The Stress of Virtual Learning


Jeneva Craig, Reporter

The stress levels of students have been affected due to the recent COVID-19 pandemic and the new school plan. Students take classes fully online or in a hybrid schedule, which can lead to changes in mental health.

At the beginning of the year, administration offered families the choice between a hybrid, in- person schedule and an all-online program called ViPR. Freshman Maddison Taylor is enrolled in ViPR, and she has had to learn how to complete her work with limited assistance from teachers.

“The teachers aren’t that great at explaining assignments, so you pretty much have to figure out assignments by yourself,” said Taylor.

Taylor is not the only one who has been having problems with online work. Each student’s schedule is different, and the changes can take their toll on students. Junior Laine Schmalzried is enrolled for in-person instruction, but she also has online classes and is enrolled at the Cass Career Center. She deals with the stress of her schedule by planning out her day.

“On my virtual classwork days, I have classes at Cass Career Center from 7:00-11:00, so when I get home, I gather all of my supplies and work in my dining room. I start with whichever assignments I can knock out fastest. Then, I work on my more time consuming assignments. I have been good about sticking to this schedule,” said Schmalzried.

Teachers have also been affected by the pandemic as they have had to change their lessons to be applicable online. They have also had to prioritize communication via email to be able to help students during any time of the day. Teachers and students may also communicate with each other through Google Meets. Hybrid and ViPR English teacher Emily Craig has dealt with some challenges while teaching in this new normal.

“I am a perfectionist. It’s been tough because students have to respond over email or Google Meets. It’s hard because I feel like I can’t reach them. It’s hard to create a relationship with them. There is a lot more prep work over the week and weekends,” said Craig.

Online work can be very stressful for some students, whether it is the amount of work or the topics the students have to learn online. The amount of work can also be stressful, and many students believe it is more work than they would get if they were in person. Most online classes include video instruction, practice work, and scheduled communication times. Taylor has had struggles with some of her classes online.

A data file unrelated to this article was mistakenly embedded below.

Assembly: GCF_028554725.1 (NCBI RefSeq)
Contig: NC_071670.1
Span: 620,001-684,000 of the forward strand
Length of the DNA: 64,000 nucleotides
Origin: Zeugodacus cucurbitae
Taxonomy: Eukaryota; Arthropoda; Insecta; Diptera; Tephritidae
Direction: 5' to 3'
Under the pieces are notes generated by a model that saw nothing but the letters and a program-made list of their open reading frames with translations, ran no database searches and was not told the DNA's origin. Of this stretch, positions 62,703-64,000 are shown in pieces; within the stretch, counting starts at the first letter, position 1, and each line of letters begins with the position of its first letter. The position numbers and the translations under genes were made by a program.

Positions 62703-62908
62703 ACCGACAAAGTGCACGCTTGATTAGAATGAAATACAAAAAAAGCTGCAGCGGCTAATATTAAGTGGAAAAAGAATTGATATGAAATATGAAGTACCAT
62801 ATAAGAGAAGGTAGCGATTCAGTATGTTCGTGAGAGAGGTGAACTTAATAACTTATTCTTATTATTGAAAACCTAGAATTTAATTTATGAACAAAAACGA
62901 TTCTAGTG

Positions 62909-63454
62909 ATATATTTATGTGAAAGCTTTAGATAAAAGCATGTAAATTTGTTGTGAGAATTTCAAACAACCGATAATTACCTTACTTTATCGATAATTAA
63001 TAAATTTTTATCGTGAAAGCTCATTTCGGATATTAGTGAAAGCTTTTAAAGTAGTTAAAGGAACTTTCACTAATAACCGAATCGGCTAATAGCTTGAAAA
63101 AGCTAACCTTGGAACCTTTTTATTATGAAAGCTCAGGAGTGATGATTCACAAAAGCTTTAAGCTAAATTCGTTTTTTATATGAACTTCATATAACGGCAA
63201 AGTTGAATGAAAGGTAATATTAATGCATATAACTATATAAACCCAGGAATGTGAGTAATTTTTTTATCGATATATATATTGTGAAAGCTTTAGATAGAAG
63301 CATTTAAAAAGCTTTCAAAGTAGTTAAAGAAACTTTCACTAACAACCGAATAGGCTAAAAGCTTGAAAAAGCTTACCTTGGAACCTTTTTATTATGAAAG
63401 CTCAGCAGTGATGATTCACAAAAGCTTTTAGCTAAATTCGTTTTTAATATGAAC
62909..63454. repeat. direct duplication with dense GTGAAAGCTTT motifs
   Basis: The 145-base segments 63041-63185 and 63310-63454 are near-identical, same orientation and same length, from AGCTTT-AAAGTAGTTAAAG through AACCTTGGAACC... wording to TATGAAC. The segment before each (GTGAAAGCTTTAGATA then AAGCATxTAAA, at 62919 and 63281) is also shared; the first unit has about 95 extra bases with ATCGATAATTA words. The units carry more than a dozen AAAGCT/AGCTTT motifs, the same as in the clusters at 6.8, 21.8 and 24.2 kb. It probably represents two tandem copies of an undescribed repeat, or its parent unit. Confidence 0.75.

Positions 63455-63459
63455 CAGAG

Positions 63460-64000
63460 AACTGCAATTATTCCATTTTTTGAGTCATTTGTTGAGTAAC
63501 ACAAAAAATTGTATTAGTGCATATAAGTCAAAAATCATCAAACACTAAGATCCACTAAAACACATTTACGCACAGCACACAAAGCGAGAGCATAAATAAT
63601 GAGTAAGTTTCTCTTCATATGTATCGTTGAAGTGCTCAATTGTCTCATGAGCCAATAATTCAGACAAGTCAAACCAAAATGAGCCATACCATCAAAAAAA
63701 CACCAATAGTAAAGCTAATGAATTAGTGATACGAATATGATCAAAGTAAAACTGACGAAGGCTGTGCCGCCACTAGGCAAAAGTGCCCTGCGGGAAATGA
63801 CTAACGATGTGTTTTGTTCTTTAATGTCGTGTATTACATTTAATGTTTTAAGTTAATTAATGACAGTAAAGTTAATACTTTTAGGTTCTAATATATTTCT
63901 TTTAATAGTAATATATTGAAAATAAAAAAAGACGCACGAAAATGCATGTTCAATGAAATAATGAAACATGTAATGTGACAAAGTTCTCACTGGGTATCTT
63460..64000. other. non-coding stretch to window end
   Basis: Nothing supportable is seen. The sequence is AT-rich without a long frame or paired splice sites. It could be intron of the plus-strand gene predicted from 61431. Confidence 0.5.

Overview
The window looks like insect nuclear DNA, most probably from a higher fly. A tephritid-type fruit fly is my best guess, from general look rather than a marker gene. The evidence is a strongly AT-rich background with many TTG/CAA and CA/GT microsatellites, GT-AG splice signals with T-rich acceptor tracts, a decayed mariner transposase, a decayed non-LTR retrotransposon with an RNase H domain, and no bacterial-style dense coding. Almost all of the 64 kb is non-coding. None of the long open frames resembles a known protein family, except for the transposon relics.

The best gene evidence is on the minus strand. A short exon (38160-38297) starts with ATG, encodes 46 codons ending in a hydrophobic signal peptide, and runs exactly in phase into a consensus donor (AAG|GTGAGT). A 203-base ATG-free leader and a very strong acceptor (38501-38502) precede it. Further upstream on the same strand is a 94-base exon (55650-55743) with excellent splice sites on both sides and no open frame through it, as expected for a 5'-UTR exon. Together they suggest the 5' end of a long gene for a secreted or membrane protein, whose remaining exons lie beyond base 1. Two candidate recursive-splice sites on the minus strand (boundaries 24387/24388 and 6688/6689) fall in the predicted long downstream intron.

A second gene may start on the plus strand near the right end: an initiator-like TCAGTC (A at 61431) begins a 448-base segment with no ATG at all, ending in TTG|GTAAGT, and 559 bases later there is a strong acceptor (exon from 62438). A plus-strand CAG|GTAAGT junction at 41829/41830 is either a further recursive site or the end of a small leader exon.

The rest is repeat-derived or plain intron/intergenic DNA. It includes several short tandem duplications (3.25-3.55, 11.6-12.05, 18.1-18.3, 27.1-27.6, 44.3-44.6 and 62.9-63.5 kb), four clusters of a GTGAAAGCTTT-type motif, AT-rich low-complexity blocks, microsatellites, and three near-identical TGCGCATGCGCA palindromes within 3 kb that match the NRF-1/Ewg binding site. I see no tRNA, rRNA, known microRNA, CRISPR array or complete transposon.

“My parenting class and my math class are really hard to learn online. Parenting class puts out many assignments that take very long to complete. If I were in-person it would be an hour class, but virtually it is like two hours of instruction and work. My math class has good instruction, but the practice work doesn’t match up with what we are going over in class,” said Taylor.

School may be stressful, but students find ways to rest and relax. Finding a way to cope with the stress caused by the pandemic and working from home can take some weight off students’ shoulders. Students can get relief from feeling overworked by taking breaks or finding a calming outlet. Schmalzried finds time to relax after completing her school work.

“After I’m done with schoolwork I like to talk with friends and watch Tik Tok,” said Schmalzried.

Teachers work their hardest to help students understand school work online. The setup of assignments helps students know where to find resources and tries to be clear on what work needs to get done on what day. Many teachers have also been more lenient with due dates because they understand online work is harder with less communication. Craig plans out her classwork for students in advance to lessen stress.

“Everything is ready for the week. I have a suggested schedule that walks through the week’s schoolwork. I have one-on-one meetings with my students to see where they are. I have been flexible with my students on due dates to make them less overwhelmed,” said Craig.

For most online students, having motivation is the biggest challenge they face. Taking initiative and working on assignments while there are so many outside distractions can be very difficult. While doing classes at home, students lose interest in what they are doing, which could make students fall behind in their courses. Schmalzried works hard to do online even with distractions.

“The hardest thing about online work is that I don’t really have the motivation to do it. When I am at home there are so many things I want to do when I’m home that I don’t want to do my work,” said Schmalzried.

This year can leave students feeling beaten down, and online work can add more stress. While this year’s new school format can cause stress, when a student feels overwhelmed, they can talk to their teachers and try to find a solution to their stress.